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Marvel Comics have been publishing an Avengers title continuously for 61 years, going all the way back to 1963. Although a late addition to the franchise, the series became the figurative tentpole to Marvel's superhero line - and then the literal tentpole with the advent of the MCU era. For comics fans, when you look back at Avengers runs of the past you probably have an idea of which runs sold the best - names like Bendis, Busiek, Shooter, Stern, and Byrne might come to mind, or of course the originals of Lee and Kirby.
But a long-time Marvel insider has revealed a little nugget of information that will have you reconsidering your Avengers longboxes: Rob Liefeld, Jim Valentino, and Chap Yaep outsold them all.
"It’s also worth pointing out that Rob’s Avengers #1, pictured at the start of this column, is the single best-selling issue in the title’s history," Marvel's Senior VP of Publishing Tom Brevoort, who has been with the company since 1989 and would have access to sales data for the title going back decades prior, wrote in December 2023 on his blog. "There was a huge amount of excitement in and around the industry surrounding the Heroes Reborn effort, and it definitely fulfilled its goal of re-igniting interest in a string of titles that had largely fallen out of favor with the masses..."
This is an important bit of information because public sales data on comics is exceedingly hard to find - even harder these days for modern comics. But for sales data going back the length and breadth of superhero comic history, it's piecemeal at best. But Brevoort, who has been with Marvel for 35 years and has become a leading standard-bearer for Marvel lore- both in the stories in the comics and the stories of the comics, revealing this fact seems somehow more substantial than anything revealed to date - especially since he would have access to to sales data for printed editions, digital editions, and even versions translated into other languages.
This is magnified by the divisiveness surrounding Rob Liefeld's storied history in comics.
"There are those who absolutely adore his kinetic, detailed, action-oriented style and boundless enthusiasm and others who decry what they see as his weaknesses in anatomy and perspective and his sometimes-aggressive persona." Brevoort wrote, "But whether you like his work or not, you have to concede that he’s remained popular and relevant for far longer than any number of other talents of his era and beyond."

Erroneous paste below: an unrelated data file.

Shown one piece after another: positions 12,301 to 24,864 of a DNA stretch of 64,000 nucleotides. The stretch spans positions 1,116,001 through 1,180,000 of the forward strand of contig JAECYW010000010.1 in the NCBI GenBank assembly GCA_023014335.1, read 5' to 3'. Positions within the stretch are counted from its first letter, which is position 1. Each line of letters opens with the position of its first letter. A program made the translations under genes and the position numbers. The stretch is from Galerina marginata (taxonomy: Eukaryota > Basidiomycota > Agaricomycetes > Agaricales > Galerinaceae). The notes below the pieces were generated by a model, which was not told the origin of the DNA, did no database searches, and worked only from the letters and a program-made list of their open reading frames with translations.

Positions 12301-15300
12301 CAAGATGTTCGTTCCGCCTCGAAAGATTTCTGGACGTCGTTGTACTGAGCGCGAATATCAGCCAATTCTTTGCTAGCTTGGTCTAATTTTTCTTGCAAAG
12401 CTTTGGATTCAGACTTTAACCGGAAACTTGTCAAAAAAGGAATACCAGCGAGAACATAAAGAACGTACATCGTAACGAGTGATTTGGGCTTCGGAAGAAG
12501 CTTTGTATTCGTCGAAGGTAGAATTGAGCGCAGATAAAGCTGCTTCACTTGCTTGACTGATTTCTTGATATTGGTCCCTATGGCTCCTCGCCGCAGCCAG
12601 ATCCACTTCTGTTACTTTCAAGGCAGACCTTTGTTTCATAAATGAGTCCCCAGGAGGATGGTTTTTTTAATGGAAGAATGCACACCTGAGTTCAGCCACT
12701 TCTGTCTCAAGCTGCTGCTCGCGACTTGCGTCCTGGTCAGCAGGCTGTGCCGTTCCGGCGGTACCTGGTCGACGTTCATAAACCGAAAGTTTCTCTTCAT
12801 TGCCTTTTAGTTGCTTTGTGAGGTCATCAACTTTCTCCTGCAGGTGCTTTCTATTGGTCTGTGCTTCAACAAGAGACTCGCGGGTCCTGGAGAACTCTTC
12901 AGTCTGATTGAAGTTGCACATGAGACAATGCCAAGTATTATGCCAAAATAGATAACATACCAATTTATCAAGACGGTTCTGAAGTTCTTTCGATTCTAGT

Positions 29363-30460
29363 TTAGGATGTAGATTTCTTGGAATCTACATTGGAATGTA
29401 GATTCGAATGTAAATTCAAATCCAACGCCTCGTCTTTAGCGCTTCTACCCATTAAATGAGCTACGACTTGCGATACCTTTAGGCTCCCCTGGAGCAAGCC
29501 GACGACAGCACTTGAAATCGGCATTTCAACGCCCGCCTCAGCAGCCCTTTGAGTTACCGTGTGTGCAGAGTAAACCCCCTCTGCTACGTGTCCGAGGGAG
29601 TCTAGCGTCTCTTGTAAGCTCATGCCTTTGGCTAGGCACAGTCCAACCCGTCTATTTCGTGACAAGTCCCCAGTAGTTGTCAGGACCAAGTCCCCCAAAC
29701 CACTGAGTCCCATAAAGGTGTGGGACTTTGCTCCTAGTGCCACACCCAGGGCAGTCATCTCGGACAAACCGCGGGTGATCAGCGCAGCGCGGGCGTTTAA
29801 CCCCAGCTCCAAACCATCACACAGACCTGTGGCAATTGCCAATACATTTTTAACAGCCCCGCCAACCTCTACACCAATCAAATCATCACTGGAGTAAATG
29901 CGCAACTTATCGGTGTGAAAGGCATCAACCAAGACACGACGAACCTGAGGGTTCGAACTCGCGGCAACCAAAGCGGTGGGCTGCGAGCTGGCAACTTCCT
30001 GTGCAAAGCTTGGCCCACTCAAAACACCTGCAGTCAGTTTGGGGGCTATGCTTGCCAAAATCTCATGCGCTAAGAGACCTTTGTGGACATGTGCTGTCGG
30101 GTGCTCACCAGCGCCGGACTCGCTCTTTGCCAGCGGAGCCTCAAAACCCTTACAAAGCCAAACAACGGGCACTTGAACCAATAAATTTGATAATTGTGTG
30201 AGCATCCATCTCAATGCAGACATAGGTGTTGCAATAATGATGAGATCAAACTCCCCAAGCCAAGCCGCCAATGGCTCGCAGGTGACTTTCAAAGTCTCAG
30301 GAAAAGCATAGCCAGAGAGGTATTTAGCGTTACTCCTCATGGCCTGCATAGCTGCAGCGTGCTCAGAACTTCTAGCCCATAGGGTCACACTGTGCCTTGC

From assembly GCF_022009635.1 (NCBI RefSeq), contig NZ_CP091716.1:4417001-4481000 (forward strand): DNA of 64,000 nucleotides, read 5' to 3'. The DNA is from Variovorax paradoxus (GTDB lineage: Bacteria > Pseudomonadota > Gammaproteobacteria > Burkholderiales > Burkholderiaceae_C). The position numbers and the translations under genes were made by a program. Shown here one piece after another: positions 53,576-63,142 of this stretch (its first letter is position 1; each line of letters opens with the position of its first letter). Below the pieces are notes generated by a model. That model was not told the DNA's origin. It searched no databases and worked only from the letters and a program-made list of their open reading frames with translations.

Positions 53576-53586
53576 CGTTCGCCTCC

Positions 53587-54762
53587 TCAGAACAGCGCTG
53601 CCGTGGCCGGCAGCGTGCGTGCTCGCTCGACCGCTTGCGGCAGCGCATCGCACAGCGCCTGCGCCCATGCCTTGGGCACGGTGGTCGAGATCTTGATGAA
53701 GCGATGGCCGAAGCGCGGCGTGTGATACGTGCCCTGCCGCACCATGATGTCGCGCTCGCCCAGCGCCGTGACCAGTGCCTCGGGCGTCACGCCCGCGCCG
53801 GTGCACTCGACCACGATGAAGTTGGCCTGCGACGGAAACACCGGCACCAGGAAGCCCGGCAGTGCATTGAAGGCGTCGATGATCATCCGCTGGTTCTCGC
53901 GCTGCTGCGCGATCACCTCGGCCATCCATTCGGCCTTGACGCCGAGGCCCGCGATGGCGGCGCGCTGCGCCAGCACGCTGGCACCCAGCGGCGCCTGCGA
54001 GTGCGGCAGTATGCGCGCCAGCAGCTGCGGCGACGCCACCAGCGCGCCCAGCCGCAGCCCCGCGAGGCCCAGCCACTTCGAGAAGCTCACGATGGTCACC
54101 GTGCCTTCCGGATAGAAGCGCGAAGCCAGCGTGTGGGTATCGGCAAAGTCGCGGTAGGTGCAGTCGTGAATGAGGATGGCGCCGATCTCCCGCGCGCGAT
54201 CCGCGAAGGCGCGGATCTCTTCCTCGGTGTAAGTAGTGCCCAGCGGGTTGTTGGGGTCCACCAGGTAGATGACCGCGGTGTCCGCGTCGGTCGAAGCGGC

In other words, whether or not you appreciate Liefeld's work, if you're a superhero comics fan you no doubt have a strong opinion about Liefeld - which is something few other creators can say.
The book in question, 1996's Avengers #1, was part of 'Heroes Reborn' - a dramatic attempt by Marvel to revitalize four titles by ditching decades of continuity in favor of a rebooted universe with new stories - using the previous stories as ideas for consistency, but not continuity.
In a 2020 edition of his podcast Robservations, Liefeld said that Marvel was so enamored with him working on Avengers and other Heroes Reborn titles that the publisher paid him a $3 million signing bonus, on top of the contracted terms of the deal.
1996's Avengers #1 rocketed the franchise back into Marvel's highest echelons of sales, and according to longtime comics statistician John Jackson Miller that Liefeld lift lasted long after he left prematurely after six issues - lasting up until the early '00s. It was only then when Avengers' sales went down to pre-Heroes Reborn levels that Marvel again plotted a major revamp - 'Avengers Dissasembled' with Brian Michael Bendis and David Finch, which began in 2003's New Avengers #1.
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